Moods and emotions are difficult things to control—we are bored or excited not out of choice but because of circumstance. Yet positive feelings lead to better learning outcomes.
So, how can we get into a good mood to reap the rewarding memory benefits and improve learning?
By looking towards those qualities that make other activities so captivating and then applying them with greater purpose to your learning, you can engage in meaningful play.
The Power of a Positive Mood
Moods and emotions seem to be some of the least controllable aspects of our lives. They are swayed by outside influences and events, or by bodily and subconscious processes that bubble up from somewhere below.
And yet, when we can cultivate a positive and engaged attitude, we learn far more efficiently. Plenty of research suggests the mood we’re in changes how we perceive and process information we’re exposed to.
A 1981 study found that people better-remembered words from a list when those words matched how they felt—negative words with bad moods and positive words with good moods. Our frame of mind dictates what we look for, how we think of it, and what we remember of it.
However, while a negative mood can boost memory in a particular way, a positive mood has another advantage: it promotes cognitive flexibility.
A 2010 study found that in tasks of category-learning which required hypothesis testing and rule selection, a positive mood outperformed both neutral and negative moods.
Going a step further, a 2016 study looked at moods as the difference between outcomes and expectations, and found that a good mood can bias your perception of the outcome—rewards are seen as better when you’re in a good mood.
Not only does a positive mood boost memory and cognitive flexibility, it makes you look upon the results more fondly.
Raising the Energy Levels
Compare those positive moods to one of the most commonly felt negative moods in education: boredom. A meta-analysis of 29 studies and over 19,000 students found boredom to negatively impact academic performance.
Boredom often gives rise to distractions and mind wandering, which also naturally impede learning.
Boredom is not simply a bad mood, it is characterised by a lack of energy and what psychologists call arousal. When we are interested and engaged our energy levels rise and our attention becomes easier to maintain.
A 2015 study suggested the interaction between glutamate and norepinephrine characteristic of emotional arousal enhances the perception and memory of high-priority information.
An ideal level of arousal makes for a better mood and will lead to more efficient learning. It is also one of the essential elements for entering a flow state.
When Mihaly Csikszentmihalyi looked into the balance between challenge and skill level, boredom occupied the opposite side to arousal and flow.
With all this research detailing the benefits of positive moods and arousal, and the deficits to negative moods and boredom, we still need to figure out how to make our way into such positive moods.
Flow provides a great model for this—pushing your current abilities to the right amount is characteristic of the fun and games we often turn to when we’re bored, and it can be used in the same way as you learn through meaningful play.
When it comes to self-education, you have autonomy and control over the what, when, and how of learning.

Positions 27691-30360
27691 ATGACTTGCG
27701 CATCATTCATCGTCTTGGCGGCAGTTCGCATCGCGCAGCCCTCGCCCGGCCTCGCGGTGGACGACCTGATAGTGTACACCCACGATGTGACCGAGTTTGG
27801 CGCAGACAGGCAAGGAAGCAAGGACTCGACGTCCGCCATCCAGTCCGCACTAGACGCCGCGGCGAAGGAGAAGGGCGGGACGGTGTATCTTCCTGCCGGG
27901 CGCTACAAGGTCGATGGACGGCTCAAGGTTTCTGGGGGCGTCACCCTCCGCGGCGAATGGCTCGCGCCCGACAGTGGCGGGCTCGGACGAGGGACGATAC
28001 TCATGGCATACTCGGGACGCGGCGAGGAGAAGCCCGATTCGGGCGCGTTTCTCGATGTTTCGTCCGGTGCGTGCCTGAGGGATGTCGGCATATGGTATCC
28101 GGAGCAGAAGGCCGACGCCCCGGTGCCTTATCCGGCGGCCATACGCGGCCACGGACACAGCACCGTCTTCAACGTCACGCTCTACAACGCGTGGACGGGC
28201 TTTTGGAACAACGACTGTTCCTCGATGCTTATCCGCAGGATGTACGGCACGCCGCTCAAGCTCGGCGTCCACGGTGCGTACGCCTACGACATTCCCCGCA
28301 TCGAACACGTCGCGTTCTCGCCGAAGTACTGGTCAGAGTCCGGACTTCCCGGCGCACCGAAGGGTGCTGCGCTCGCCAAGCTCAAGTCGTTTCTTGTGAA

Couple that with the growing wealth of quality educational content online, and pushing your abilities and knowledge becomes a matter of effectively employing your curiosity. This is the core of meaningful play.
Both boredom and curiosity have something in common—they reveal a need for mental stimulation.
However, they often lead to different results: boredom has us craving for something new, which we often satisfy by turning to social media or passive entertainment; curiosity, on the other hand, is a desire for something specific, it pushes us to expand on what we currently know in a more directed fashion.
Curiosity sends us deeper into a topic we are already somewhat familiar with and promotes a step-wise form of improvement. George Lowenstein calls those edges of understanding information gaps—spaces between what we know and what we want to know.
In his research, Lowenstein has found that people will spend greater resources searching for answers to questions they are more curious about, and when subjects made incorrect guesses about what the answers to those questions might be, the surprise in being wrong improved their memory of what the correct answer was.
Many other studies have confirmed the effect curiosity has on learning. Turning boredom and free time into a purposeful and directed quest for knowledge is an ideal way to raise our energy levels, set a challenge, and enjoy the process of learning.
While boredom in the classroom may remain a problem, boredom outside the classroom can be quickly and easily mitigated.
The question is how you choose to mitigate it. You could turn to novelty-seeking on news feeds, throw a movie on or grab the Playstation controller. There’s nothing wrong with that approach on occasion.
But there’s another option. Today you’re spoilt for choice when it comes to quality online content.
With a quick search, you can find enthusiastic educators, bite-sized explanations or full-length courses, apps that set personal challenges and track your progress, and online groups of like-minded people supporting each other’s educations.
Meaningful play takes the second approach. It’s about finding and engaging in a more challenging and purposeful form of fun. It’s no less enjoyable, but it has more long-term benefit.
The next time you find yourself with a bit of spare time or feeling a little bored, think about the most effective way to fire-up your cortex.